Family of about 130 Austroasiatic languages, spoken by more than 80 million people in South and Southeast Asia. Vietnamese has far more speakers than all other Austroasiatic languages combined. Other languages with many speakers are Muong, with about a million speakers in northern Vietnam; Khmer; Kuay (Kuy), with perhaps 800,000 speakers; and Mon, spoken by more than 800,000 people in southern Myanmar and parts of Thailand. Of all the Mon-Khmer languages, only Mon, Khmer, and Vietnamese have written traditions dating earlier than the 19th century. Old Mon, which is attested from the 7th century, was written in a script of South Asian origin that was later adapted by the Burmese (see Mon kingdom; Indic writing systems). Typical phonetic features of Mon-Khmer languages are a large vowel inventory and lack of tone distinctions.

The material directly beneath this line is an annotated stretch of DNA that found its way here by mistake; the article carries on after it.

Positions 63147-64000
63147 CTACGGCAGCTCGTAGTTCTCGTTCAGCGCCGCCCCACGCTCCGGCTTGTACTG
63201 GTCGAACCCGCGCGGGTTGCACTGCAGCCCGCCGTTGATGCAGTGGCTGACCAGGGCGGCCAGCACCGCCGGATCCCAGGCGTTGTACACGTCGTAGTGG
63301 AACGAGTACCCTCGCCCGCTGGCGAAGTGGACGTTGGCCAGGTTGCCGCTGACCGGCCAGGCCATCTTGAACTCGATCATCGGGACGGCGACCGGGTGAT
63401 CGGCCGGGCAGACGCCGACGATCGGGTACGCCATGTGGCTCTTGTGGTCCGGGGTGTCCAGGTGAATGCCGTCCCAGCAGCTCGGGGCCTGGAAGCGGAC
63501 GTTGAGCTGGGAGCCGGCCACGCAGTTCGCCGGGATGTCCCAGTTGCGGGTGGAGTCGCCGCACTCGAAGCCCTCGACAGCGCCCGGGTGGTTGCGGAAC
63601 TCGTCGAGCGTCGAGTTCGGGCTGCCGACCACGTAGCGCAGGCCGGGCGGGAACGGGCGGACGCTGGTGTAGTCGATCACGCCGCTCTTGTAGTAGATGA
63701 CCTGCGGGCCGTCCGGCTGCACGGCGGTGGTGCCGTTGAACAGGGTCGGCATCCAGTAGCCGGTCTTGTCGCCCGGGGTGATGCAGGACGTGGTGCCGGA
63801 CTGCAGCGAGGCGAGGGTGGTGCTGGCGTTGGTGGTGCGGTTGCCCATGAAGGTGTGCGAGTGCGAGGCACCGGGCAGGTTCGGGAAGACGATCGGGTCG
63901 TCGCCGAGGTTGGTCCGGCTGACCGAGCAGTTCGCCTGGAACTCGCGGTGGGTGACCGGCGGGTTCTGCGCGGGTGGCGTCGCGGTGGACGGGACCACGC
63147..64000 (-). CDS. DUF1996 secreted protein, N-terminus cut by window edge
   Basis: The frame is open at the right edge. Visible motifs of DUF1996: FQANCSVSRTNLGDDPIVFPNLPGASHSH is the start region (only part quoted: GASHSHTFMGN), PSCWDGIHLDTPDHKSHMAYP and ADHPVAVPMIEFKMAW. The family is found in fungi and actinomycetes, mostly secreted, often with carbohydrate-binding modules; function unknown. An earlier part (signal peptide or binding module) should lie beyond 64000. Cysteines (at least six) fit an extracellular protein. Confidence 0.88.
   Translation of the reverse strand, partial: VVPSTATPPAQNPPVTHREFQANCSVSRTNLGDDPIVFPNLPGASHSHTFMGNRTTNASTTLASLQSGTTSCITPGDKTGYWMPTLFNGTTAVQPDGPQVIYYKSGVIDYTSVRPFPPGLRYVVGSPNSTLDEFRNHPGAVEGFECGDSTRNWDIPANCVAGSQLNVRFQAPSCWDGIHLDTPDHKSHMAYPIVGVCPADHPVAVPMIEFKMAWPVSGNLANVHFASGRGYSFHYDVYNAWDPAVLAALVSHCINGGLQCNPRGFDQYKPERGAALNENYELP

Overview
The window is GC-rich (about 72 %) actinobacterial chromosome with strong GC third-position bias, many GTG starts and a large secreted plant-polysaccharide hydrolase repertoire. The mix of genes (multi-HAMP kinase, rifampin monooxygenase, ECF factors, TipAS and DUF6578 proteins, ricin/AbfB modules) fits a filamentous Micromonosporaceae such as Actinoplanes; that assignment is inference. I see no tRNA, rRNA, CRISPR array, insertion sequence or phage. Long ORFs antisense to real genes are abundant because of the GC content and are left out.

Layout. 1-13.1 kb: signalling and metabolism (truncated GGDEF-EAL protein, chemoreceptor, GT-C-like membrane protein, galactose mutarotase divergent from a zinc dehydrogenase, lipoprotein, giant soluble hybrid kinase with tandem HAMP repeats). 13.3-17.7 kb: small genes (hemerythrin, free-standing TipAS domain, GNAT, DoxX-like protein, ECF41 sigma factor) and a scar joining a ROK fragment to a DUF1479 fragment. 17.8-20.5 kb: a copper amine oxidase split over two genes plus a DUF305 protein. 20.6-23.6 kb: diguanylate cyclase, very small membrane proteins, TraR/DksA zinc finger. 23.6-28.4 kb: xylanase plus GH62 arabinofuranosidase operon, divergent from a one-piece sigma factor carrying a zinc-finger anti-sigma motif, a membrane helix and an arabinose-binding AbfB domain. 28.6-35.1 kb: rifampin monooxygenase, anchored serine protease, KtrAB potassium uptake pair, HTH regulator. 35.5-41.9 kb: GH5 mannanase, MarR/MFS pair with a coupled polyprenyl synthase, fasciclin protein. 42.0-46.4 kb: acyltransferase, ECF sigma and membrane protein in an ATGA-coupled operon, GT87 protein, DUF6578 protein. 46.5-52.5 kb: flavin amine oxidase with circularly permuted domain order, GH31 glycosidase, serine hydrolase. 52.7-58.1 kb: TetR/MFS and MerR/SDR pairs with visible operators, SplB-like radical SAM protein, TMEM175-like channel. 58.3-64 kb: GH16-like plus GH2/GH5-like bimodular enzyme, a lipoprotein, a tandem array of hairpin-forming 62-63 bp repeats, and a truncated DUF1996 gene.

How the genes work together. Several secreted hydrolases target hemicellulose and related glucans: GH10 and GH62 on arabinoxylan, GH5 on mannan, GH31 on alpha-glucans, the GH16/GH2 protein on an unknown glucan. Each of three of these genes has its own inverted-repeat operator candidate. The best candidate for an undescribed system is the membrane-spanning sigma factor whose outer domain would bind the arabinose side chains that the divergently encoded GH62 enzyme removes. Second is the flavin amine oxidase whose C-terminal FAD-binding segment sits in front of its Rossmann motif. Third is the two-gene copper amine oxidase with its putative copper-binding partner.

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Radical communist movement that ruled Cambodia from 1975 to 1979. The Khmer Rouge, under the leadership of Pol Pot, opposed the government of the popular Norodom Sihanouk. They gained support after Sihanouk was toppled by Lon Nol (1970) and after U.S. forces bombed the countryside in the early 1970s. In 1975 the Khmer Rouge ousted Lon Nol. Their extraordinarily brutal regime led to the deaths (from starvation, hardship, and execution) of one to two million people. Overthrown in 1979 by the Vietnamese, they retreated to remote areas and continued their struggle for power in Cambodia. The last Khmer Rouge guerrillas surrendered in 1998.
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